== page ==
No program wins without a few elite players. Not even Butler.

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Despite back-to-back Final Four runs, Butler’s always going to be seen as that charming, scrappy underdog. That ignores Butler’s success the last 12 years under four different coaches, but hey, why let facts get in the way of a public perception?

That perception makes it easy to think of the Bulldogs as a no-talent, little-known players who rely only on hustle and teamwork to win. No stars for Brad Stevens’ team, just wins.

But, as David Woods wrote last week in the Indianapolis Star, that’s hogwash.

Gordon Hayward? A.J. Graves? Joel Cornette? They were players scouts missed on, but Butler did not – and they turned into awfully good players. Hayward was an NBA lottery pick. Not to mention guys like Matt Howard and Khyle Marshall who were coveted by other schools, but eventually chose the Bulldogs.

Woods’ point is that Butler has always had great players. Maybe they fit into the Bulldogs’ scheme and played within a system, but they were elite. Nobody gets to Final Fours or wins NCAA tournament games without a couple great players. This is all by design.

From his blog:

At Butler, it is true that the whole has been greater than the sum of the parts. It has also been well documented that Butler has excelled at recruiting players with potential overlooked by others or identifying talent that fits.

I don’t know how many times I have been on media row and been asked by another reporter: “How did Butler get that guy?” (As if Butler should not have such a player on its roster. That is absurd, but I’m not addressing that today.)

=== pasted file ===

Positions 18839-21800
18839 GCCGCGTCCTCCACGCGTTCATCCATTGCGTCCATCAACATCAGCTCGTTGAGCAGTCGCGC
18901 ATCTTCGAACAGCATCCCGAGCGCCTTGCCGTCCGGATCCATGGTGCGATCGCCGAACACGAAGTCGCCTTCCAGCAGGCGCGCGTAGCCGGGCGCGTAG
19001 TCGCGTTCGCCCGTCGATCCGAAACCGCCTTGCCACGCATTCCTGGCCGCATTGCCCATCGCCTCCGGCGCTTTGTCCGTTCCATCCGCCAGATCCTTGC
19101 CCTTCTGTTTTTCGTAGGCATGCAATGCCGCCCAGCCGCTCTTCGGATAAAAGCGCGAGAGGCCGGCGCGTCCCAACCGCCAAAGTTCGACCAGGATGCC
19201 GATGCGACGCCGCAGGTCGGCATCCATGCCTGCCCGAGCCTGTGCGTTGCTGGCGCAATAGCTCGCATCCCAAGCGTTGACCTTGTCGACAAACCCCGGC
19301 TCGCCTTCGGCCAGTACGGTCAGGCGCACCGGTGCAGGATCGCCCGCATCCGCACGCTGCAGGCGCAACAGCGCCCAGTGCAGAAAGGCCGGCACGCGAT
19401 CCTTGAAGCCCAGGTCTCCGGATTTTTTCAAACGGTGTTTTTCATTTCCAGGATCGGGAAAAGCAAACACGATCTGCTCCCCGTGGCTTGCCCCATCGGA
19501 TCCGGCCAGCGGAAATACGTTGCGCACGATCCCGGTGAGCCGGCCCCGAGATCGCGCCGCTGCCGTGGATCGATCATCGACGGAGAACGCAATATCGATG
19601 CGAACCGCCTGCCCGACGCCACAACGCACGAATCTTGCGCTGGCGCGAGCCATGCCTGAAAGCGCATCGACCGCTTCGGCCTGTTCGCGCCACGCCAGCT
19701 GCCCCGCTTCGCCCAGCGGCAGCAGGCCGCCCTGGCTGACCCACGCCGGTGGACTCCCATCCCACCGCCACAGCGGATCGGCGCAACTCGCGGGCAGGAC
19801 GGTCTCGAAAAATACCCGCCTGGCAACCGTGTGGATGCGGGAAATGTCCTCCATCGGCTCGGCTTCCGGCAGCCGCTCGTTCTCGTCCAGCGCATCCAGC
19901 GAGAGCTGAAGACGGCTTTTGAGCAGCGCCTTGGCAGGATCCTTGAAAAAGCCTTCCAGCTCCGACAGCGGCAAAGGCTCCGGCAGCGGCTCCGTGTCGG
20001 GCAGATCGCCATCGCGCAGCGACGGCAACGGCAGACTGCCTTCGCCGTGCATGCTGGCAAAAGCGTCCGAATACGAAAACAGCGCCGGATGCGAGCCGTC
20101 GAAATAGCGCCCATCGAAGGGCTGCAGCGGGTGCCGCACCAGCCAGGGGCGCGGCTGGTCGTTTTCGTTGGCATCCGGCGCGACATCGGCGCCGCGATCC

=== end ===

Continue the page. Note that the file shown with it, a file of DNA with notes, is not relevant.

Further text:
Clearly, players do not need to be in some Top 100 or 150 to become a college star, or even a contributor. But the fact Butler is targeting such prospects does not indicate it is abandoning its principles. It is unreasonable to assume Butler can always “steal” recruits away from major-conference schools. Sometimes Butler must go head-to-head and out-recruit them, as was the case with the Sunday commitment of 2013 prospect Nolan Berry of St. Louis. Missouri and Purdue offered scholarships, and Berry considered Boston College.

If Butler’s success is to continue, it’ll keep recruiting and getting elite players. It can’t win without ‘em. Xavier, George Mason and Gonzaga all do the same thing. It’s not easy, but it’s what they do.

And they do it well.

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